Italian Scientists on Trial Over Earthquake Deaths
Group met six days before L'Aquila quake, but raised no alarm
Firefighters remove debris in the city of L'Aquila, after a strong earthquake rocked central Italy, early Monday, April 6, 2009.   (AP Photo/Pier Paolo Cito)
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(User Submitted) – Predicting earthquakes is shaky business at best, but that detail isn't stopping Italian officials from prosecuting a group of prominent scientists over their failure to do exactly that. Six scientists and one government official face charges of manslaughter for allegedly failing to provide adequate warning of imminent disaster to locals after the region was struck by more than 400 low-magnitude tremors in the months preceding a major quake. The group of experts met in 2009 to analyze the risk posed by the seismic activity, but didn't find cause to raise alarm. Six days later, a major quake devastated the central Italian city of L'Aquila and killed 309 people, reports the AFP.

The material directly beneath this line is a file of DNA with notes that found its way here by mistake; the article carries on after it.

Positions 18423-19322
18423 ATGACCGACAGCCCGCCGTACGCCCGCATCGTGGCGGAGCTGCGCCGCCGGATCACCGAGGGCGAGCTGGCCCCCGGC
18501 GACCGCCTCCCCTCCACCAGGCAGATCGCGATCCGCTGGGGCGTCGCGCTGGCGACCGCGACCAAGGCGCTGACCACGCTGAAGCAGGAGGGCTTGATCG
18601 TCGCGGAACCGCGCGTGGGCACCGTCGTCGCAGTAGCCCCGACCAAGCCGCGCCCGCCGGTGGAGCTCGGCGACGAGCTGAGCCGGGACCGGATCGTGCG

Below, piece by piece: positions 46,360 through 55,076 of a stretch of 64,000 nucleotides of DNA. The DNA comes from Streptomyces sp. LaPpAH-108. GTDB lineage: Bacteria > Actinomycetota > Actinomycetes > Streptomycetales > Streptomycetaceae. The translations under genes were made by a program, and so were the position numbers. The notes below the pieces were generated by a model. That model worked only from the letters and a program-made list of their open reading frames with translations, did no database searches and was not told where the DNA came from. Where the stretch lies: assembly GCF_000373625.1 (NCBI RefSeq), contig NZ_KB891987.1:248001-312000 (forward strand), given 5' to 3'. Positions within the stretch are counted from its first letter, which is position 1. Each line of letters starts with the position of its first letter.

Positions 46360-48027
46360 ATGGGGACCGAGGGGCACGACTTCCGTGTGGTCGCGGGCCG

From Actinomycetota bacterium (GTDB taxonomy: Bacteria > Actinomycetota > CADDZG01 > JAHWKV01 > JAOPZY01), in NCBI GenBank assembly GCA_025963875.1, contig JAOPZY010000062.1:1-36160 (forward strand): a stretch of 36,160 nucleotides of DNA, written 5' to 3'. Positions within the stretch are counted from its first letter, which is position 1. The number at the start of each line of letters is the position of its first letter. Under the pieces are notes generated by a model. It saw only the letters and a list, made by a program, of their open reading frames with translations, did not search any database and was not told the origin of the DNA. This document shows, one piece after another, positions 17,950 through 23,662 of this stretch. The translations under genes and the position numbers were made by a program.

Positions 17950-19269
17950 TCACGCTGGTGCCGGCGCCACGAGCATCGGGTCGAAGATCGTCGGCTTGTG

Among the defendants are some of Italy's top scientists in the field. "You cannot put science on trial," says a defense lawyer, citing his client's statement during the expert panel meeting that "one cannot rule out a major quake." The group has gained the wide support of the scientific community. But "no one expected to be told the exact time of the quake," says a doctor who lost his wife and daughter in the quake. "We just wanted to be warned that we were sitting on a bomb." The trial opened today, and the BBC notes that seven defendants face up to 15 years in jail.
 

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